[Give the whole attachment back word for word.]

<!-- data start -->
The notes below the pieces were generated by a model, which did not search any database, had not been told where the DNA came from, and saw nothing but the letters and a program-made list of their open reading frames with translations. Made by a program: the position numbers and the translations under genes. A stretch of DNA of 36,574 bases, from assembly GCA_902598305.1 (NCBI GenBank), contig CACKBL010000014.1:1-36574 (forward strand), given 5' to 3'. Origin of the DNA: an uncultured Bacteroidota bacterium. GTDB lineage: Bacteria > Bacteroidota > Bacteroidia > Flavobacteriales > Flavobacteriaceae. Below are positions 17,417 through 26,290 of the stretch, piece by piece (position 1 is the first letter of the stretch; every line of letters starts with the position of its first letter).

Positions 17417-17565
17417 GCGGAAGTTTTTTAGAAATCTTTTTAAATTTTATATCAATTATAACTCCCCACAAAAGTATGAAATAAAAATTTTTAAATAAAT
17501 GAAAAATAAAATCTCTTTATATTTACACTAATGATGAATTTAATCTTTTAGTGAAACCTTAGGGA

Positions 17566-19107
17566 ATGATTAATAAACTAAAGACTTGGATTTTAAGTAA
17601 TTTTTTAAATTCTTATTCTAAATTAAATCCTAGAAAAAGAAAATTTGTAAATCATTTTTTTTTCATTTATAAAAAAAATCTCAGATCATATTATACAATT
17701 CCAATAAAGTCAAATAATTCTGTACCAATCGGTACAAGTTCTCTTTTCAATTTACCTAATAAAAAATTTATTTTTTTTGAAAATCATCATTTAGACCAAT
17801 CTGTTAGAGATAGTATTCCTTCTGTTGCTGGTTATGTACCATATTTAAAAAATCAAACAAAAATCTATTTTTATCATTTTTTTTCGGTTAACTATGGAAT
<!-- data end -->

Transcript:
The notes below the pieces were generated by a model, which did not search any database, had not been told where the DNA came from, and saw nothing but the letters and a program-made list of their open reading frames with translations. Made by a program: the position numbers and the translations under genes. A stretch of DNA of 36,574 bases, from assembly GCA_902598305.1 (NCBI GenBank), contig CACKBL010000014.1:1-36574 (forward strand), given 5' to 3'. Origin of the DNA: an uncultured Bacteroidota bacterium. GTDB lineage: Bacteria > Bacteroidota > Bacteroidia > Flavobacteriales > Flavobacteriaceae. Below are positions 17,417 through 26,290 of the stretch, piece by piece (position 1 is the first letter of the stretch; every line of letters starts with the position of its first letter).

Positions 17417-17565
17417 GCGGAAGTTTTTTAGAAATCTTTTTAAATTTTATATCAATTATAACTCCCCACAAAAGTATGAAATAAAAATTTTTAAATAAAT
17501 GAAAAATAAAATCTCTTTATATTTACACTAATGATGAATTTAATCTTTTAGTGAAACCTTAGGGA

Positions 17566-19107
17566 ATGATTAATAAACTAAAGACTTGGATTTTAAGTAA
17601 TTTTTTAAATTCTTATTCTAAATTAAATCCTAGAAAAAGAAAATTTGTAAATCATTTTTTTTTCATTTATAAAAAAAATCTCAGATCATATTATACAATT
17701 CCAATAAAGTCAAATAATTCTGTACCAATCGGTACAAGTTCTCTTTTCAATTTACCTAATAAAAAATTTATTTTTTTTGAAAATCATCATTTAGACCAAT
17801 CTGTTAGAGATAGTATTCCTTCTGTTGCTGGTTATGTACCATATTTAAAAAATCAAACAAAAATCTATTTTTATCATTTTTTTTCGGTTAACTATGGAAT